The afternoon session of Day 1 kicked off with more opening
statements from Senators on the Judiciary Committee:

Senator Klobuchar (D-MN)
starts by reciting Sotomayor’s history to her…in case Sotomayor had forgotten that her mother saved all her money to buy her encyclopedias as a child. Klobuchar is clearly showing support for Sotomayor, but in an emotional way, not relevant to her judicial philosophy.

That said, I did enjoy Klobuchar’s reference to the history of women in the judiciary—all the things O’Connor and Ginsburg overcame to become judges—and how Sotomayor stands on her own accomplishments but also theirs. It was inspiring to me, as a woman in the law.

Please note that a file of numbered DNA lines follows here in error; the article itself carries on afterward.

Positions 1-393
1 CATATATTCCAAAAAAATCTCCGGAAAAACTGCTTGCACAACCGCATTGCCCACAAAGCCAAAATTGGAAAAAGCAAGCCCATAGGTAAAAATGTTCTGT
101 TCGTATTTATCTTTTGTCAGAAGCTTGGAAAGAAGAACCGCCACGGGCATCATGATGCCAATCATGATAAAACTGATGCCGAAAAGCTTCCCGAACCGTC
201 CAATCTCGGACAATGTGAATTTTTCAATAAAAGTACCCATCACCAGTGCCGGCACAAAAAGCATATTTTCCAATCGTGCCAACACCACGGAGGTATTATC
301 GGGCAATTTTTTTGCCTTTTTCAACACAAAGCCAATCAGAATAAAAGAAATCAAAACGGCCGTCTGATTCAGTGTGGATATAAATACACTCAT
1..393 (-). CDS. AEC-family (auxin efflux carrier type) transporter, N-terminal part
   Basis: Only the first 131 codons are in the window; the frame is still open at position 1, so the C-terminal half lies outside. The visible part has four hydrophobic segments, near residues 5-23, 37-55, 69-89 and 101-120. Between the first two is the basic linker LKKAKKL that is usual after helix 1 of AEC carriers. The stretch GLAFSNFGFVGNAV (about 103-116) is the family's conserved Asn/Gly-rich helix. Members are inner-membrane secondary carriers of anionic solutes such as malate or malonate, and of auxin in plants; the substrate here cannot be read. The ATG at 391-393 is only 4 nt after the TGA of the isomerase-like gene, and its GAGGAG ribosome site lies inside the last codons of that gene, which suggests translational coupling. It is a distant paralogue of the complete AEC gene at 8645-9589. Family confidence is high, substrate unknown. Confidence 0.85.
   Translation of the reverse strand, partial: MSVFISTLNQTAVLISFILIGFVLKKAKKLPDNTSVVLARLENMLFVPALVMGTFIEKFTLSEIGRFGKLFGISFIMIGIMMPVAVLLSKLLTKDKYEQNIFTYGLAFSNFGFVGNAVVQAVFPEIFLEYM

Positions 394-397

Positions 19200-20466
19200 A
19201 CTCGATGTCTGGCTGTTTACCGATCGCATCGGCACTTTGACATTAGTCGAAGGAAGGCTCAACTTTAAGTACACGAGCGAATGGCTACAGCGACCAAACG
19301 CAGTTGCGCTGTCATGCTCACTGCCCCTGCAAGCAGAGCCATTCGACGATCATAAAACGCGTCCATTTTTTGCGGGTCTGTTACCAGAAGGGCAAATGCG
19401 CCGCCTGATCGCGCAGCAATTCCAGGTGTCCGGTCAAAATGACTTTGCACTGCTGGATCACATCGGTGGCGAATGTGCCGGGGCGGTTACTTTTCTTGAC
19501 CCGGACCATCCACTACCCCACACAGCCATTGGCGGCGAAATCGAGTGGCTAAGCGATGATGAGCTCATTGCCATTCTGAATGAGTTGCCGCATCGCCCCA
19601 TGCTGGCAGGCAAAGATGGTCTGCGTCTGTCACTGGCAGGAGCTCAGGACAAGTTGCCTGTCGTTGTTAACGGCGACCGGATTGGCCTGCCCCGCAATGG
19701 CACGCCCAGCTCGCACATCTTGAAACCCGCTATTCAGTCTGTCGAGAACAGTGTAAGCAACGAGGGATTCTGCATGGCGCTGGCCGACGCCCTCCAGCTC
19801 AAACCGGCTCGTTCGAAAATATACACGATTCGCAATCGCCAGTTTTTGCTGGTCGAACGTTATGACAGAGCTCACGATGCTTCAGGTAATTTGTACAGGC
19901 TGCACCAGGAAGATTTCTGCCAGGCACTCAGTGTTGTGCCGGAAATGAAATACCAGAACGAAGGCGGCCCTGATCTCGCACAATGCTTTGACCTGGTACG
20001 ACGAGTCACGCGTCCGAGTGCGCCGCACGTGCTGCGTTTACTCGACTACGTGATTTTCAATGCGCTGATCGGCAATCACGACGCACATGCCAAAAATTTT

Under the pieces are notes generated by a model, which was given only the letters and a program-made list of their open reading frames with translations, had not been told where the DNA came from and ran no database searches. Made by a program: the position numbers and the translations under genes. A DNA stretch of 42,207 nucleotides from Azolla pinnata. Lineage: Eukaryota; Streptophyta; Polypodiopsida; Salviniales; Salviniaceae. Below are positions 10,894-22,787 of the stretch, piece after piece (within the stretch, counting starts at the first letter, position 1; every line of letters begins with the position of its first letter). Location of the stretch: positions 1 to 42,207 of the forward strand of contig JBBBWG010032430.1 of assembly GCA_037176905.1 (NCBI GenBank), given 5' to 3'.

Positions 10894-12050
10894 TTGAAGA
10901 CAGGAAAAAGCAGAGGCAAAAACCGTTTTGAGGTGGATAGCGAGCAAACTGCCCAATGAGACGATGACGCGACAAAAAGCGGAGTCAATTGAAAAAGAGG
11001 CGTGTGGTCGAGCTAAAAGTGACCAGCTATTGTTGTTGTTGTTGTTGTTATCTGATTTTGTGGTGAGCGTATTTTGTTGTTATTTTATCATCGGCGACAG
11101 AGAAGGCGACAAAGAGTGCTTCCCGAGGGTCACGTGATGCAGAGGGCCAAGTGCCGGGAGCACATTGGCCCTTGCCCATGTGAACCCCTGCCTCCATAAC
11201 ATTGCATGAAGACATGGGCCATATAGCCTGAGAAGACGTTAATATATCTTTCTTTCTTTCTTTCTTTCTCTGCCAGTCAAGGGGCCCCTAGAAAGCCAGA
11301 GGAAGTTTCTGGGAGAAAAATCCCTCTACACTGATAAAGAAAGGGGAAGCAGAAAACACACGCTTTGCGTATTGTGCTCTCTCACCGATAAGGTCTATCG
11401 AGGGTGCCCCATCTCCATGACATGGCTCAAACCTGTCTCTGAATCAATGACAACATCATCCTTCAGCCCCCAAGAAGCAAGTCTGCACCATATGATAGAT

Then Klobuchar tells Sotomayor she’s interested in hearing what Sotomayor has to say about the 11th amendment, as well as more about her use of pragmatic thinking and understanding of the real world results that come from a decision. Glad to hear some real judicial concerns, but as it’s only opening statements, will have to wait for answers.

Also enjoyed Klobuchar’s statement: “A Supreme Court Justice must interpret the law without fear or favor.”

Sen Ted Kaufman (D-DE)
referenced the blogosphere!!! He referenced bloggers as being extremely important for the Senate as a source of public opinion and discussion regarding Sotomayor!  He may have also referenced traditional media, but that one didn’t tug on my heartstrings as much.

Kaufman mentions that Sotomayor will bring more federal judicial experience to the court than any other justice in 100 years—quite an achievement. He also says her record seems to reveal no biases, something many others disagree with.